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Old 14-06-2019, 04:39 PM
Jeremy123 (Jeremy)
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Any good for first scope?

Hi all,

My name is Jeremy and I reign from a small town called Garfield, about 80km east of Melbourne

Recently, I have become obsessed with astronomy and all things space.

For the past few months I've been exploring the solar system with a pair of Saxon 16x50 bincoulars and I've been having an absolute blast.

I think its time that I make the jump to a telescope and I've been shopping around.

The household financial controller has given me a budget of $550 so I am somewhat limited to what I can buy...

I think I may have narrowed it down to one telescope, but I'd love some expert advice...

I'd like to look at solar system objects and also some brighter DSO's.

I also have a Nikon D5600 DSLR, would I be able to take photos of the moons and planets with this scope? I'm not really interested in Astrophotography but if the scope allows it, I'd probably take a photo or two.

Anyway, enough rambling on. Here is the link

https://www.astronomyalive.com.au/pr...tor-telescope/


Kindest regards,

Jeremy
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  #2  
Old 14-06-2019, 05:06 PM
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Jeremy , that's about as perfect a scope as you will ever need for many many years !

Buy with confidence mate .

Brian.
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  #3  
Old 14-06-2019, 05:30 PM
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Outcast (Carlton)
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Agree with Brian,

Best bang for buck scopes on the market are the Dobs...

Regarding AP, you'll be very limited in exposure times & in what you can take images of with a non-tracking mount but... don't despair.. you should be able to get some captures.. Lunar & maybe some short video captures of the brighter planets as it slides through your field of view...

I'm very much of the view of ring what you can out of what you have.... so whilst you might not be able to capture pin point, razor sharp images of faint fuzzies you should be able to get some acceptable images with this... if you do, chuck em up on the beginners imaging thread, tell us what you used, your settings, etc.. & invite comment... don't worry about the naysayers who say it can't be done.. it can.. there are just limits...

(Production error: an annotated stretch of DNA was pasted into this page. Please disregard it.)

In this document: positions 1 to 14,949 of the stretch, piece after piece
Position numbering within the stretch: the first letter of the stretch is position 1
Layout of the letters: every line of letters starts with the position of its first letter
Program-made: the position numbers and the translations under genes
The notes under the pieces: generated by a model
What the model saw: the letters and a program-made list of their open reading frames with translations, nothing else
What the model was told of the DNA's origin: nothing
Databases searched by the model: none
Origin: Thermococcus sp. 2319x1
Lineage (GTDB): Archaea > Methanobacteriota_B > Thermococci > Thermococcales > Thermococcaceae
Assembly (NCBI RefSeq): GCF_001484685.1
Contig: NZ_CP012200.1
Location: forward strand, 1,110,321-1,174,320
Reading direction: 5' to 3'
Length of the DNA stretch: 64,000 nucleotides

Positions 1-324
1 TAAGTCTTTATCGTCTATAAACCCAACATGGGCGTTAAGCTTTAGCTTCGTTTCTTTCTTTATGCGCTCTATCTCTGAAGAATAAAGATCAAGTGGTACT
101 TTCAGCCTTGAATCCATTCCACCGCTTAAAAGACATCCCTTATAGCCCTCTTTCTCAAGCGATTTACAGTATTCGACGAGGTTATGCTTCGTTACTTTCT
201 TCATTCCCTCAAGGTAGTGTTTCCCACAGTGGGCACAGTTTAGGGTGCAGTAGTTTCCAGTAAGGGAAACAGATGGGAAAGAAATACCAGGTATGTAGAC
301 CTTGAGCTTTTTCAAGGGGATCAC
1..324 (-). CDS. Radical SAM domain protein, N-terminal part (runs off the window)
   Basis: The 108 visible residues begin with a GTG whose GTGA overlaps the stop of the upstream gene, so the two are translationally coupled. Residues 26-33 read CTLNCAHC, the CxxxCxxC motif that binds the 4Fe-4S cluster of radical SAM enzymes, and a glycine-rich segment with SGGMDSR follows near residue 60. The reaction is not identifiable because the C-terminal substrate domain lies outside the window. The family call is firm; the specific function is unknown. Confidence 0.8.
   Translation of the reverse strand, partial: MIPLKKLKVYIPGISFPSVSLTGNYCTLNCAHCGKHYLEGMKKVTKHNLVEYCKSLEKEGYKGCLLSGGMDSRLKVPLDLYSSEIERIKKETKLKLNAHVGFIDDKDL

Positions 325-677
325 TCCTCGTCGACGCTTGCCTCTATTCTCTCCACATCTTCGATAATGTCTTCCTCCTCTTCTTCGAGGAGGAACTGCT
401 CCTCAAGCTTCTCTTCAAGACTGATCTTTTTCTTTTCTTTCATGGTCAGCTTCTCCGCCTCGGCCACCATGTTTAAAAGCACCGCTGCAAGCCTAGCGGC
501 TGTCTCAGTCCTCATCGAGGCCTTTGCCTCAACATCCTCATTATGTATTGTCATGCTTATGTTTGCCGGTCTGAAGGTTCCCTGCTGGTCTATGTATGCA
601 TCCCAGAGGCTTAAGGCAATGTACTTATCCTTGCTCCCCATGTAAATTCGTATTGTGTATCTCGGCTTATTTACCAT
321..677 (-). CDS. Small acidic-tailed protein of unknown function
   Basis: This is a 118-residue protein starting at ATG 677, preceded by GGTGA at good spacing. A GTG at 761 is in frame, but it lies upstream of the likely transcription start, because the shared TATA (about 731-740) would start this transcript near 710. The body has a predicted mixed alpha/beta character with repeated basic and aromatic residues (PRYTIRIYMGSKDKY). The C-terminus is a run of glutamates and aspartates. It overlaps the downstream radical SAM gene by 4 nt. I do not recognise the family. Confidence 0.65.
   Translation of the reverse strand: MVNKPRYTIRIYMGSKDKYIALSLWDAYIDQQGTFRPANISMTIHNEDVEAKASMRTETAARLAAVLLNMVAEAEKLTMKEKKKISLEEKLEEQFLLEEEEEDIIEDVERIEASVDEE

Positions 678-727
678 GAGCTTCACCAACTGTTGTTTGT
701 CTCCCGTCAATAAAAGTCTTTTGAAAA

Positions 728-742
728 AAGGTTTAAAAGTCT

My first ever image of Saturn was through a Meade APO on a non tracking mount with an iPhone pressed against the eyepiece... I was as impressed as hell...

For video processing for lunar & planetary stuff, have a look for Autostakkert & Registax.. both free downloads & essential for processing & stacking video frames to produce sharper images...

With this scope, you'll be able to grab plenty of good stuff visually... I have an 8" SCT, different design but, similar light capture characteristics and I've seen down to Mag 9.4 galaxies from my backyard here in Cairns (which doesn't have quite as pristine skies as you'd expect but, they aren't bad) & down to 11.5 mag galaxies under dark skies...

I'd imagine where you are, your skies should be pretty good... ask tonnes of questions on here mate, there are so many people who are generous with their experience... I've learned most of what I know about astronomy & AP thus far (& it's not much really) from this forum & some long distance friendships I've made through the forum...

to one of the most addictive pastimes there is...
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Old 14-06-2019, 05:59 PM
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Atmos (Colin)
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When you mentioned your budget the 8” F/6 dob was what jumped to mind as being the perfect one
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Old 14-06-2019, 06:04 PM
Jeremy123 (Jeremy)
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Great, thanks for your input so far guys!
Is there anything else I should be looking at buying? accessories etc?

Jeremy
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  #6  
Old 14-06-2019, 06:37 PM
croweater (Richard)
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Quote:
Originally Posted by Jeremy123 View Post
Great, thanks for your input so far guys!
Is there anything else I should be looking at buying? accessories etc?

Jeremy
Great choice of scope mate. I'd recommend a telrad finder (or something similar though I reckon telrad is best). Used in conjuntion with finder will make finding objects a lot easier and less frustrating. One of the best accessories I've ever bought. Fairly cheap too. Cheers, Richard
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Old 14-06-2019, 06:39 PM
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Ukastronomer (Jeremy)
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I think you have made the perfect choice also it takes 2" eyepiece which is all I would suggest you buy from now on
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Old 14-06-2019, 10:38 PM
Zuts
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Hi,

Lucky you, 80 km from Melbourne and probably i guess, dark skies. That 8 inch would perform like a 10 or 12 inch in Melbourne. Good choice

Cheers
Paul
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Old 14-06-2019, 11:01 PM
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Quote:
Originally Posted by Jeremy123 View Post
Is there anything else I should be looking at buying? accessories etc?

Jeremy
Definitely get yourself a star disk or download a planetarium type app for your smart phone so that you can figure out where things are & where to point your scope to find things...

I use Sky Safari myself; there are three versions (priced accordingly), you will only need the basic version & it's not expensive at all..

Cheers